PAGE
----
The Cold, Hard Football Facts probably don't have a huge following among nonagenarians, but if you were reading a Sunday paper back then, these are the scores you would have seen:
- Oklahoma 140, Southwest Oklahoma State 0
- Nebraska 53, Drake (IA) 0
Icy Issue: Will Kanye West blame George Bush if New Orleans loses Monday night?
Icier Answer: Yes.
Hey, the president can conjure up tempests and plagues. Fixing a football game will be easy.
Icy Issue: Can New Orleans stop the Atlanta ground game?
Icier Answer: No.
The Saints defense has allowed a respectable 3.5 yards per carry so far this season – but they've played two of the most inept offenses in football. Green Bay averaged 3.4 yards per carry last season (only Arizona was worse) and Cleveland put up 3.8 per carry, which firmly placed the Brown in the bottom half of the league. This year, Green Bay and Cleveland are averaging 3.9 and 3.4 yards per carry, respectively.
Now, the Saints find themselves up against a Falcons team that has adopted a pre-war offense and – at this early point of the season – is on pace to set every rushing record in the history of man.
Icy Issue: Will the real Reggie Bush please stand up?
Icier Answer: Not yet anyway.
College football's 2005 Heisman Trophy winner and one of the most electrifying players in recent memory has been unspectacular in his first two NFL games.
Bush has caught 15 passes for 120 yards, rushed 21 times for 72 yards and returned 7 punts for 58 yards. That's 43 touches for 250 yards, an average of 5.8 yards per touch. His longest play is a 23-yard reception.
But that's just the first two games of a potentially exciting career. And more importantly, New Orleans is 2-0 in those games.
Icy Issue: Will the negativity in New England ever stop?
Icier Answer: Never. Negativity is like radon in New England – it pours from the bedrock of the region.
The Patriots have won three of the past five Super Bowls and established themselves as the undisputed most dominant team in the NFL over the past decade. They've even set every win streak in league history in recent years – in an era in which pro football is supposedly set up to prevent such streaks.
So it's surprising to hear the negativity from many corners of New England – including the usual suspects in the media – about every Patriots personnel move.
The latest source of angst, of course, is the trade of Deion Branch to Seattle. It seems like a reasonable move by New England. They avoid paying top dollar for a guy who averages 3.5 TDs per year. And, now, a Patriots team that could win 12 games this year and make a deep run into the playoffs gets two No. 1 picks in the 2007 draft. It will appear like an embarrassment of riches come April.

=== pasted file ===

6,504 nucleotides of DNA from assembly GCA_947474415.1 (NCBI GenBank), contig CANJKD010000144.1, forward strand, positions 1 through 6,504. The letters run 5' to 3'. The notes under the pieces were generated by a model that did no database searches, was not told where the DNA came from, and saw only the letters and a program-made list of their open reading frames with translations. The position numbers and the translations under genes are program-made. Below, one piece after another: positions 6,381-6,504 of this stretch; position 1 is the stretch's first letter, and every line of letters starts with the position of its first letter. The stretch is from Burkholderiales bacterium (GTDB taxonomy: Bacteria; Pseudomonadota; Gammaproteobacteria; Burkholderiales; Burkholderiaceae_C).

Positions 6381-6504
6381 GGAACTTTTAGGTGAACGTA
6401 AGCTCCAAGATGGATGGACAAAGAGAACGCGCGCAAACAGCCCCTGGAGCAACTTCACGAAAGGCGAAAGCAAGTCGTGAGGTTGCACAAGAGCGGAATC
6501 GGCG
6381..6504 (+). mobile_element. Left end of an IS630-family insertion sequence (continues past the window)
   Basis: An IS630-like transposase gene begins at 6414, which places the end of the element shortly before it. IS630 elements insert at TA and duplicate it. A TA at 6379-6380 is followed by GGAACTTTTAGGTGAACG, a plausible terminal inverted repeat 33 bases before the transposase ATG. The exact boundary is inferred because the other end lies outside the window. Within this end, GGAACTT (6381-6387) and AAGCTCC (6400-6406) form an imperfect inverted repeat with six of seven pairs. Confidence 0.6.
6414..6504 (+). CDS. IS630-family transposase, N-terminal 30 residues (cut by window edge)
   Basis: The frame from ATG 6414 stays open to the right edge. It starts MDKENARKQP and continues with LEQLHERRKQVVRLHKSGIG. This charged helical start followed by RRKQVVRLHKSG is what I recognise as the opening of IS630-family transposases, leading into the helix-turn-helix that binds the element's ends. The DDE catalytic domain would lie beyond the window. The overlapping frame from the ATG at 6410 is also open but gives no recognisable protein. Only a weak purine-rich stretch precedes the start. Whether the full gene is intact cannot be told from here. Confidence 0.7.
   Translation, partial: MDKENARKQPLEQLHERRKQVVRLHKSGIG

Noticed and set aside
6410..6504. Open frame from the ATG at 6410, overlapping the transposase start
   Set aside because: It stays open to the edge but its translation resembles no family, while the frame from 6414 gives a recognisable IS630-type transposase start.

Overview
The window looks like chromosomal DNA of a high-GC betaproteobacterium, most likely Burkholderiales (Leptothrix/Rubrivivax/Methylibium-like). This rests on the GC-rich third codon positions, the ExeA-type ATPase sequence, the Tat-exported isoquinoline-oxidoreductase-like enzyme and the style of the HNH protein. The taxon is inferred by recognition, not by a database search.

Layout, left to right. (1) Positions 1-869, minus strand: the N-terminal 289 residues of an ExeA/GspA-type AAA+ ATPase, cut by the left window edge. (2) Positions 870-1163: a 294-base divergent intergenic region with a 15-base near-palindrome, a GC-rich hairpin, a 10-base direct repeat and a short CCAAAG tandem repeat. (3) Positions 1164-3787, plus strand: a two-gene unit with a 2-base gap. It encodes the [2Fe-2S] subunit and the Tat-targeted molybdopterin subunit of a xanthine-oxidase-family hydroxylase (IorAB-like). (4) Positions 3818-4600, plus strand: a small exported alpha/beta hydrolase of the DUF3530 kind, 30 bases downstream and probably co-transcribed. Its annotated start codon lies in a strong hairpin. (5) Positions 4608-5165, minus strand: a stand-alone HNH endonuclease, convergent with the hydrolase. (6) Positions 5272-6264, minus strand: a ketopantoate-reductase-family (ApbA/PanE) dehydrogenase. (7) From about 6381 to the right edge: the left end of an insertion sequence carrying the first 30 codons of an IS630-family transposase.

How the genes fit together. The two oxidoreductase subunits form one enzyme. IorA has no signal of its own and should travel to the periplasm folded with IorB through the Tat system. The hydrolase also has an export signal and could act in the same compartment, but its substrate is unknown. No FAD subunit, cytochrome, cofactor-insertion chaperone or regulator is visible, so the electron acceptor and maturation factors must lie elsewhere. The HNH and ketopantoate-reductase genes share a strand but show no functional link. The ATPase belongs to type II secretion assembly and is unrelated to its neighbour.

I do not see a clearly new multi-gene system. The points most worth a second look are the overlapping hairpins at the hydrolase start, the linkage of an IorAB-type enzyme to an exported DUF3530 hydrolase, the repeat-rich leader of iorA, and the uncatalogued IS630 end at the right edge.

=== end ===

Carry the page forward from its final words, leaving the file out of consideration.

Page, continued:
The Patriots, meanwhile, are as loaded with talent as they've ever been. Sure, they remain a bit thin at linebacker – but their core of Super Bowl hero Mike Vrabel, future Hall of Famer Junior Seau, perennial playmaker Tedy Bruschi and stud OLB Roosevelt Colvin is one most teams would he happy to go into battle with. The team has the best collection of talent in the offensive backfield that it's ever had. Its defensive front is filled with No. 1 draft picks, including one, Ty Warren, who was a monster with 11 tackles last week, and the team's only perennial Pro Bowler in Richard Seymour. The receiving corps is a potential weakness. But as the Cold, Hard Football Facts have shown, Tom Brady can tear apart defenses throwing to Diet Pepsi Machine.
The "controversial" off-season moves, meanwhile, are all going New England's way, as they so often seem to do. Injury rumors have swirled around Adam Vinatieri since Indy's training camp, and he will miss today's slobberknocker with Jacksonville. Willie McGinest has recorded just four tackles and 0 plays of note in Cleveland. The Browns are 0-2, already mired in controversy and destined for another disaster of a season.
The bottom line is that the New England system works – until proven otherwise.